Get out the microscope, because we’re going through this poem line-by-line.
The old South Boston Aquarium stands
- Change of subject! Here we thought we were going to be talking about the Civil War, and Lowell opens with mention of an aquarium.
- Lowell establishes place (the South Boston Aquarium) and at least a general sense of the present (he writes in present tense, and an aquarium is more or less a modern-day invention, not part of the Civil War era).
- So we should take note that, with this first line, Lowell not only introduces an unexpected subject, but also places us in an unexpected period of time.
in a Sahara of snow now. Its broken windows are boarded.
- We get more explanation of the scene—it's winter. The Aquarium is totally shut down, and presumably has been for a while. It's not only boarded up, but the old windows are broken.
- It's a pretty sad and desolate sight. It's as if it's been completely forgotten.
- In these first two lines, notice how Lowell creates a picture of desolation using these two opposing places: South Boston and the Sahara. Boston is nowhere near Africa (where you can find the Sahara desert), and it certainly doesn't snow in the heat of that desert, but somehow the mash-up works and we get it: it's a forgotten wasteland.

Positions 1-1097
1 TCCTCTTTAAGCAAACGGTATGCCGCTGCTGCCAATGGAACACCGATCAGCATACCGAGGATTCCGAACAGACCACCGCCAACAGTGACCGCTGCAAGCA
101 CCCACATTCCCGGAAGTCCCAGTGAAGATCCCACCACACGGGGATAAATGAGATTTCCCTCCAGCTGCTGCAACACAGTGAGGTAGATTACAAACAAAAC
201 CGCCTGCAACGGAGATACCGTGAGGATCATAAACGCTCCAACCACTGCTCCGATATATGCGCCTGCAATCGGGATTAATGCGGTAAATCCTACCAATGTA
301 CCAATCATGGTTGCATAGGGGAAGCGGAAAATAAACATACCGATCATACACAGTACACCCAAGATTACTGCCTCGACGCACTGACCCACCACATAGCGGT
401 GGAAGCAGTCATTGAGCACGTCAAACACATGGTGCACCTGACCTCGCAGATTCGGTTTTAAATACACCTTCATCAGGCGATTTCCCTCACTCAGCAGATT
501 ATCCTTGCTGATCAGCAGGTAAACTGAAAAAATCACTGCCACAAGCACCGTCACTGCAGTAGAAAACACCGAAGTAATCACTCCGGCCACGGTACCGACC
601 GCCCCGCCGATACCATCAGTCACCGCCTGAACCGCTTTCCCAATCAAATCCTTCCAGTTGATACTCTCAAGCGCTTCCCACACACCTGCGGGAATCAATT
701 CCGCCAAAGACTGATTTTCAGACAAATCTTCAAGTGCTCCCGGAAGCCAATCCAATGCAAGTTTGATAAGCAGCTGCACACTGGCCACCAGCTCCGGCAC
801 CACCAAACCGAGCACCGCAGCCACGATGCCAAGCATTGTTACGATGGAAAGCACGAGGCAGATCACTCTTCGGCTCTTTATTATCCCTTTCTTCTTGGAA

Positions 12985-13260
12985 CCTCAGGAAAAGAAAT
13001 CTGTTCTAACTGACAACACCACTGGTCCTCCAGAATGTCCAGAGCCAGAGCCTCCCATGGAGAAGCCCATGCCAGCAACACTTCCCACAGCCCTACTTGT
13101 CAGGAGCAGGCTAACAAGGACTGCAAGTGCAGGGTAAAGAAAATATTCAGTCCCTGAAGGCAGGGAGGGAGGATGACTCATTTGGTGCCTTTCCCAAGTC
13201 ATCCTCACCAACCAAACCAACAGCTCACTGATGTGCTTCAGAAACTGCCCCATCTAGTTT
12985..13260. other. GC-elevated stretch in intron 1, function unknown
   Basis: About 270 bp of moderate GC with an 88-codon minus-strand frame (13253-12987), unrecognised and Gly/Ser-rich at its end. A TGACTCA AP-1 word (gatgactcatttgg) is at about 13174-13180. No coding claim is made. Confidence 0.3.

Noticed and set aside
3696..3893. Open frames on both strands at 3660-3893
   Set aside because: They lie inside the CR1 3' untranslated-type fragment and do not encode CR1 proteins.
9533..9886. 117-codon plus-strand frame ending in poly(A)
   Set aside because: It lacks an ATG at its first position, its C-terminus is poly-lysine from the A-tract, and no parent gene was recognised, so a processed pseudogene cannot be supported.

The bronze weathervane cod has lost half its scales.
The airy tanks are dry.
- We're getting further imagery of the old Aquarium and evidence of decay. This is no longer a place you'd want to take kids on a fieldtrip… unless you wanted to seriously bum them out.
- Here the fish (cod) seems out of place blowing in the wind, especially given the aquarium mention—fish obviously prefer water! And the tanks, which used to hold water, are described as "airy" and "dry."
- Lowell is setting up a pattern here, just like he did in the previous line, of describing things in the opposite way of what you'd expect. When you think of the Sahara, you think of extreme heat, but in the scene he describes it's snowing. The fish should be underwater, but instead it's blowing in the wind. While these are unusual descriptions, they're not inaccurate. In fact, because they're strange, they are even more attention grabbing, and help to create vivid images.